Put the dough back into a clean bowl (ideally the old bowl, recently washed in hot water so the bowl is warm), with 2 Tbsp flavourless oil. Turn the dough so it is well coated with oil. Cover the bowl with plastic wrap and put into a sink half-full of bath temperature water. Leave for 30-60 minutes, until the dough has doubled in size. While you wait, turn your oven on to heat on its lowest setting (for me this is 90°C). Turn it off about 10 minutes before you continue with the next step.

Knead (very) lightly, and cut into 30 even sized pieces. (These are quite small, so can be made into 28 or fewer if larger buns are desired.)

Form into a round by pushing the dough through a circle formed by the thumb and index finger of the left hand. Put into greased pans or cake pans, leaving room for buns to double in size. Cover with plastic wrap and put in the warmed, turned off oven. Leave to rise until just a little more than doubled in size. (Up to an hour, in fact, sometimes longer.)

Remove the buns from the oven 20 minutes before you plan to cook them, so you can pre-heat it to 230°C. (I use my oven’s high bake setting, which runs the element on the bottom, and one on the side with a fan. There’s no way to turn off the fan in my oven.)

To make the crosses, mix together ½ cup flour, 2 Tbsp oil and just enough water to make a paste that can be piped, or squeezed through a plastic bag with the corner snipped. It can be quite hard to judge this, but a smooth paste is essential. (Too wet though and it won’t hold its shape once piped onto the buns.) Pipe the crosses on just before baking – do all the horizontal lines first, then all the vertical lines.

hot cross buns uncookedTurn the oven down to 220°C when the buns are put in. Cook for 10-15 minutes. (They brown quickly on the top. If removed too soon they may be too doughy in the middle. If the look like they’re browning too much you can put tin-foil, or baking paper over the top.)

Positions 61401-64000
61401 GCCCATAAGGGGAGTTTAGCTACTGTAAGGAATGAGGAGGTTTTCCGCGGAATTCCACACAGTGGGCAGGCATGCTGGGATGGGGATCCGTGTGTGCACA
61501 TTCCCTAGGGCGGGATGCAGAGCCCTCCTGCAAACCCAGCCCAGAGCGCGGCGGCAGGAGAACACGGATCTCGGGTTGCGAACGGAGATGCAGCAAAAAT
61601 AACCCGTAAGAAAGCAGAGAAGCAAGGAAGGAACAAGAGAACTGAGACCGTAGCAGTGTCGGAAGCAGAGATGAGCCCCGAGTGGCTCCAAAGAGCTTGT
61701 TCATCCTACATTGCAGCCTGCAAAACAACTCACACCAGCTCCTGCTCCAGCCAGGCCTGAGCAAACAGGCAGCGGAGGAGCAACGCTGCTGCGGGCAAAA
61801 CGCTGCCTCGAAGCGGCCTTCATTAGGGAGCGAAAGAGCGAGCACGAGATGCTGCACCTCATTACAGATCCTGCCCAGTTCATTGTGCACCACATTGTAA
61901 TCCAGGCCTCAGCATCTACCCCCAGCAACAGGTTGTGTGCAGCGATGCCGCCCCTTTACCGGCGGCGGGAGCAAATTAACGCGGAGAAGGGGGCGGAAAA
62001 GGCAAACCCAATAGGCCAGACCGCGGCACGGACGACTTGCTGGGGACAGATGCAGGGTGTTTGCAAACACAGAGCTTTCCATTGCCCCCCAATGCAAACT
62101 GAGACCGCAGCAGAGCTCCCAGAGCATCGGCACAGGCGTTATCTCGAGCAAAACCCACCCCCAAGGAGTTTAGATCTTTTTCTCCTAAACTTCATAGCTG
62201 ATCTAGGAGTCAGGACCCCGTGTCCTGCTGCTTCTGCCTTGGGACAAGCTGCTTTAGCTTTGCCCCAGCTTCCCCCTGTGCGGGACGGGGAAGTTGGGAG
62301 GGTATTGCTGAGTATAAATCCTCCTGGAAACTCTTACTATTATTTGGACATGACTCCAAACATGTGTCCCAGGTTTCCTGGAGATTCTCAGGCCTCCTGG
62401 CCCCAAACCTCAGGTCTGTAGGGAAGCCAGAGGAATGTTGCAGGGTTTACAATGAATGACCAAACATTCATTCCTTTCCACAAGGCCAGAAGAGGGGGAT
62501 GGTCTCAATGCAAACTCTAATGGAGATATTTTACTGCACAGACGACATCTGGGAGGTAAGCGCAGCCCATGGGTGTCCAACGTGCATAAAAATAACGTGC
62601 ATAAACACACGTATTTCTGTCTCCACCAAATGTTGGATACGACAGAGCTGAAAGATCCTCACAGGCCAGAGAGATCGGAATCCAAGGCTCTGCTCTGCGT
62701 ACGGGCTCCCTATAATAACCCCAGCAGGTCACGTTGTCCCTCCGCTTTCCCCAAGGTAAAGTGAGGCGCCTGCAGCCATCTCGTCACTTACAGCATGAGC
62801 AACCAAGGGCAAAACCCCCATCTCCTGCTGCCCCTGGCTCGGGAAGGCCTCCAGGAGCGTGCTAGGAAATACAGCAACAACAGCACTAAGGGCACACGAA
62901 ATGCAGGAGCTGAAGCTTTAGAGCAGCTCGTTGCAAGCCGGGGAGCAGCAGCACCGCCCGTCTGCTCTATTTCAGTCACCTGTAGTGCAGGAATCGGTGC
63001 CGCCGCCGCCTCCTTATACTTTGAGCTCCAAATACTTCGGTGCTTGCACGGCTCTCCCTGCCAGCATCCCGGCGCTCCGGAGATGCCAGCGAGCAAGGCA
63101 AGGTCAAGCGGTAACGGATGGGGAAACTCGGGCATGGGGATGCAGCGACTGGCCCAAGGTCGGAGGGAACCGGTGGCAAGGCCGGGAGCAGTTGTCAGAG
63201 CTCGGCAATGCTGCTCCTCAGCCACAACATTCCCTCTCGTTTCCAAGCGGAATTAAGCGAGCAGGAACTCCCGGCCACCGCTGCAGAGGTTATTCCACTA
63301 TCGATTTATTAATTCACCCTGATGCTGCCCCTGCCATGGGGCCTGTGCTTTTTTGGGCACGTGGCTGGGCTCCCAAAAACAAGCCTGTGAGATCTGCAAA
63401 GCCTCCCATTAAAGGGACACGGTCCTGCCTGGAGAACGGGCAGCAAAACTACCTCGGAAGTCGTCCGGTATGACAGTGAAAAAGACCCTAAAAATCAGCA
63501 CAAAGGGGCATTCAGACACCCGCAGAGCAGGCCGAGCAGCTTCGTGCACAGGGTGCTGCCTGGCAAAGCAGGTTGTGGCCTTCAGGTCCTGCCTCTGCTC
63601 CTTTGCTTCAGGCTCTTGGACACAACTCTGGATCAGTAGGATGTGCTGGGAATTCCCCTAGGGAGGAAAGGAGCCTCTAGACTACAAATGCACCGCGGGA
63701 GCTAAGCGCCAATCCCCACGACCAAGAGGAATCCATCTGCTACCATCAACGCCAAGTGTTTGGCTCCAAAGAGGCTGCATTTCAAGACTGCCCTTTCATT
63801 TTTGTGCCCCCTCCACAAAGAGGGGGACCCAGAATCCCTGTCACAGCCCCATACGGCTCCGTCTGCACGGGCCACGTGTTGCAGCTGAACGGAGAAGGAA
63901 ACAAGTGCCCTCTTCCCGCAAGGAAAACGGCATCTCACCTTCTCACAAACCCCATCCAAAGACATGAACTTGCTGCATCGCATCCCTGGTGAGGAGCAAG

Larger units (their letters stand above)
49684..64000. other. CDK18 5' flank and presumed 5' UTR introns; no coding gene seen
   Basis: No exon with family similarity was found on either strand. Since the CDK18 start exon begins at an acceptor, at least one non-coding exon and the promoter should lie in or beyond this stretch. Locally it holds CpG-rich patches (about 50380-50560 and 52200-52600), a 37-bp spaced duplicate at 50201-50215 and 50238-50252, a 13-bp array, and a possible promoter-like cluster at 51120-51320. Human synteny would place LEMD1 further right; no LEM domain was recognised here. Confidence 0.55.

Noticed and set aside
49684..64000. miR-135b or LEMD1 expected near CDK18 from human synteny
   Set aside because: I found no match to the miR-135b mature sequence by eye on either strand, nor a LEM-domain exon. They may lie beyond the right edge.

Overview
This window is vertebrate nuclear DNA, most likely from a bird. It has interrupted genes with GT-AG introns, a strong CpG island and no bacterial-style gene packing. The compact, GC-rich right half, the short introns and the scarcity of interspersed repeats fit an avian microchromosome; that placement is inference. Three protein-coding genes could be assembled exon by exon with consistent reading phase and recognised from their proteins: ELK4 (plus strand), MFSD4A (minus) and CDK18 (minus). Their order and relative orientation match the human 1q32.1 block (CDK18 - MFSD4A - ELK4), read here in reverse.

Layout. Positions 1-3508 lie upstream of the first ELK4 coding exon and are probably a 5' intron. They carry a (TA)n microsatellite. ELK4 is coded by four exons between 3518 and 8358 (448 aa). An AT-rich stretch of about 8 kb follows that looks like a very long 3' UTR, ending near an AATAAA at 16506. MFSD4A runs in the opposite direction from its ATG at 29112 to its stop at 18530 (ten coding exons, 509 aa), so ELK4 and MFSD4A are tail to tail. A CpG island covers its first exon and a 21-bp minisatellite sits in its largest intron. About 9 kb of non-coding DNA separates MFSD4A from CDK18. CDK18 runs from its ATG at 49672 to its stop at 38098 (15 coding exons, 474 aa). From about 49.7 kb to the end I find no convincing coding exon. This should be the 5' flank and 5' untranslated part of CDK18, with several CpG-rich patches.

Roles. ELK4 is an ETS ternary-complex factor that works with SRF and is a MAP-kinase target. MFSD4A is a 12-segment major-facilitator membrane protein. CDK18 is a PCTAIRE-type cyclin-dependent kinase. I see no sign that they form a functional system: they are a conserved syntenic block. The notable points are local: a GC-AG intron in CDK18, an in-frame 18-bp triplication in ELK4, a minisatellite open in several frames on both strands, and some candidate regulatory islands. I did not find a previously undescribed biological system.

To make the glaze boil together the sugar and water. Dissolve the sugar in the water while heating, stirring constantly until sugar crystals are dissolved, then bring to the boil. (Do this just before you take the cooked buns out of the oven.) Brush this mixture over the buns as soon as you take them out of the oven. (If glaze looks a little crazed it’s because it was cooked too long, or there was too much sugar to amount of water, but this doesn’t affect the taste too much.)

Serve immediately with plenty of butter, using a knife to separate the buns if necessary (and a spatula/fish slice to remove them from the pan).

hot cross buns tray cooked

Bacon-wrapped Asparagus

Time saver: wrapping things in bacon is kind of cliché, but luckily that doesn’t stop it from making things delicious.

This is a great one for summer, and is pretty quick and easy to prepare. I cooked mine in the oven tonight, but you can also do them on a grill, in a frying pan, or of course outside on the barbeque. If you’re doing them on the barbeque or in a frying pan, you may want to use tooth-picks or skewers to hold it all together.

I used dry-cured manuka smoked bacon from the Grey Lynn Butchers, and it was truly delicious. John Campbell has been known to shop here (I’m not sure if that’s an endorsement or not – you might want to pick your times to avoid bumping into him).

You can serve these with a meal, or just enjoy them on their own. For a variation you could also try wrapping individual asparagus spears with prosciutto (if you’ve come into money or something).

Bacon-wrapped Asparagus – makes 6-7 pairs

  • 250g fresh asparagus (should be around 12-14 spears)
  • 200g streaky middle bacon (you need one strip per 2 asparagus spears)
  • olive oil
  • salt and freshly cracked black pepper to taste
  1. Pre-heat oven to 200°C (I used “fan-grill”, which heats the top and side elements, while running the fan).
  2. Trim the woody ends of the asparagus spears, then place asparagus on a plate.
  3. Drizzle a little olive oil over the asparagus, then turn them to get them evenly coated. Season with a little freshly cracked black pepper (and salt if you want it – though the bacon may be salty enough).
  4. Divide the asparagus into even-lengthed pairs, then wrap a strip of streaky bacon around the middle of each pair. Depending on your bacon you should be able to cover the middle half of each asparagus spear.
  5. Place the asparagus on a baking tray with a sheet of baking paper on it, arranging them so the loose ends of bacon are held under the asparagus. (Alternatively, you can thread a couple of tooth-picks or skewers through to hold the bacon in place.)
  6. Place the baking tray in the oven, and cook for around 10 minutes. Remove when the bacon is cooked and the asparagus is still al dente.

Ruby’s Prawn and Vege Fritters

Time saver: these come to you from my friend Ruby. It’s like a complete meal, in a fritter.